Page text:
I need help on the graphs of antiderivatives

1. Jun 14, 2004

franz32

Hello everyone. I need help.

If there are given 2 graphs in which one of them is the graph of the derivative of the other graph (that graph is the antiderivative - the "original" one), how can I tell the graph of a derivative from a graph of an antiderivative?

In another case: the graph of the derivative is given with some necessary
information for the graph of the unknown - antiderivative.... how can I
figure out that required graph of the anitderivative from the given clues?

2. Jun 14, 2004

Muzza

I don't know any surefire way, but the first thing I'd look at would be the roots of the functions. The derivative will have a root (i.e be zero) where the original function "is horizontal". Also, it should be easier if the graphs depict polynomials (let's say you're given something that looks like a cubic, and a parabola. The cubic is obviously the original function, since the derivative of a cubic is a parabola...).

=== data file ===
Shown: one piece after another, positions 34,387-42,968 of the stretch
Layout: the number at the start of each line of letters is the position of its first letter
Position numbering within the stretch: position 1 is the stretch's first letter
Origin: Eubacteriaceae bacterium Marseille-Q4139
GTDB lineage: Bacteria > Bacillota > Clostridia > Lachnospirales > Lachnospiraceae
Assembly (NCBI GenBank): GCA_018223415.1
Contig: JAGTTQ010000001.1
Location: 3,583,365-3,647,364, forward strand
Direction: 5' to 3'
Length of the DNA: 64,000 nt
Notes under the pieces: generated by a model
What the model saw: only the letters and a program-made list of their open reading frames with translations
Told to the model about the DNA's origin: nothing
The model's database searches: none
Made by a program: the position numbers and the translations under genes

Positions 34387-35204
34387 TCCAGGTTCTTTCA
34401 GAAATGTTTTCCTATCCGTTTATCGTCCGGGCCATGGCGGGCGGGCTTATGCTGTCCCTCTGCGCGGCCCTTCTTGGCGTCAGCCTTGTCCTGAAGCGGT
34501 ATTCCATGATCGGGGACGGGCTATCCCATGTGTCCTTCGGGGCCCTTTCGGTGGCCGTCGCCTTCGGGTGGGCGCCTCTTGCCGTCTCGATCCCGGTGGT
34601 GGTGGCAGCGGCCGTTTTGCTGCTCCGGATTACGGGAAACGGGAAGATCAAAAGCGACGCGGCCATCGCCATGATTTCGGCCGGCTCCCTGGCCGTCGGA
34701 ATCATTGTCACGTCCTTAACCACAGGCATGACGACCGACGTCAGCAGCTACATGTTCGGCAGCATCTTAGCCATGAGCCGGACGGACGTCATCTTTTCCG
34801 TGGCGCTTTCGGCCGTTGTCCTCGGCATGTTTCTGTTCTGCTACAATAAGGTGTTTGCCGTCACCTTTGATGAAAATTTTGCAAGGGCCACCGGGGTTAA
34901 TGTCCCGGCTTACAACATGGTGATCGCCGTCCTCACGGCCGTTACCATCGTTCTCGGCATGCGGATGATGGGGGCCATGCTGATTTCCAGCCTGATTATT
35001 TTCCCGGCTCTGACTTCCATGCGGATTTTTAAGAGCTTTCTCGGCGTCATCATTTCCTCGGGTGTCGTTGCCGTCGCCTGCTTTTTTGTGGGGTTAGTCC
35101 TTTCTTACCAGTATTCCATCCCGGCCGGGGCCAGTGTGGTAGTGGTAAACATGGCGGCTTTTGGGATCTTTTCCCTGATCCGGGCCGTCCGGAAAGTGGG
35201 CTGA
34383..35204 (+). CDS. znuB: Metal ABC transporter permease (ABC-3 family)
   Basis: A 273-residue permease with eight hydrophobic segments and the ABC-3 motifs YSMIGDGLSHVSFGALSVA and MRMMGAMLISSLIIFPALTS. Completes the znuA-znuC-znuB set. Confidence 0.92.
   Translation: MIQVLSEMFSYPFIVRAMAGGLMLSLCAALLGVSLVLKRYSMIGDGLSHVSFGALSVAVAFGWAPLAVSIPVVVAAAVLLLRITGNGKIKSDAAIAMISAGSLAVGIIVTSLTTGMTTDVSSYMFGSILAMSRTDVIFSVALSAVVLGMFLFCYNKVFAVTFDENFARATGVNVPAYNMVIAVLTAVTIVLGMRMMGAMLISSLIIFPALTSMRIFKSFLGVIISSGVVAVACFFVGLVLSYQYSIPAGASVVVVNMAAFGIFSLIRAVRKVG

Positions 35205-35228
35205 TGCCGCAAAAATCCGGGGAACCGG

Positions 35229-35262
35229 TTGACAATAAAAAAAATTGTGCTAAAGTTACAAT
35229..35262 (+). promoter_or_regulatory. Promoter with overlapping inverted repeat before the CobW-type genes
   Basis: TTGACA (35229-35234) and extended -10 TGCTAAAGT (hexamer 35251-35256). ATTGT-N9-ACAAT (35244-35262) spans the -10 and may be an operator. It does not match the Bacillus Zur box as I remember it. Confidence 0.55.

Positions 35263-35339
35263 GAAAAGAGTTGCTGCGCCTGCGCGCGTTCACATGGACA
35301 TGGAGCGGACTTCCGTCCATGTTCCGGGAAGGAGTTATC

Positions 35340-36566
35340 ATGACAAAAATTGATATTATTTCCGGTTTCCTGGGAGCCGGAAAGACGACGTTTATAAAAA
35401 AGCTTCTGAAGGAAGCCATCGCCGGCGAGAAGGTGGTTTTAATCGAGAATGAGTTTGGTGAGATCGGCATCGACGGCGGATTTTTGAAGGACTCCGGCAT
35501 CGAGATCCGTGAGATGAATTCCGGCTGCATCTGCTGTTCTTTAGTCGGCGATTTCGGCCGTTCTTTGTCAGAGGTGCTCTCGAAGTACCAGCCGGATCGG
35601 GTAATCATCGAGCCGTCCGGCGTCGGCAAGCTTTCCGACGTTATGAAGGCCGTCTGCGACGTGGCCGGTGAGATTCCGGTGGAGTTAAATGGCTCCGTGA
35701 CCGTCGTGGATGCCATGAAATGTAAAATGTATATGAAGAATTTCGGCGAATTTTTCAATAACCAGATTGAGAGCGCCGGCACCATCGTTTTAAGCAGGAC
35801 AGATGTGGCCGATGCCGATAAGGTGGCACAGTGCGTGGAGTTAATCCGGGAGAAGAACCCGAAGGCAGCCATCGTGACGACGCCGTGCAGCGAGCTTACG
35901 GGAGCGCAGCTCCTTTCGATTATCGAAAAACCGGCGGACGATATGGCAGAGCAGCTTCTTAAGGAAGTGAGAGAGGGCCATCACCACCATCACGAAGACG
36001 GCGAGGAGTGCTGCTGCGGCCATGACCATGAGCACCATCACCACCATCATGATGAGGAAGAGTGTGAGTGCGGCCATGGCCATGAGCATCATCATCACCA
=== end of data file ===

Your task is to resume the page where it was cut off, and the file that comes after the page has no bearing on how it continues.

Last edited: Jun 14, 2004
3. Jun 14, 2004

Gokul43201

Staff Emeritus
Just look at the slope. If the original function is sloping upwards the derivative will be > 0 (above the x-axis)...and when it turns downwards, the derivative falls below te x-axis. And as muzza said, where the function is going through a peak or trough, the derivative will cut across the x-axis. Also, if there are numbers on the x- and y-axes, you can approximate some short section of the function to a straight line and find its slope. This should be the rough value of the derivative function at the same x-value.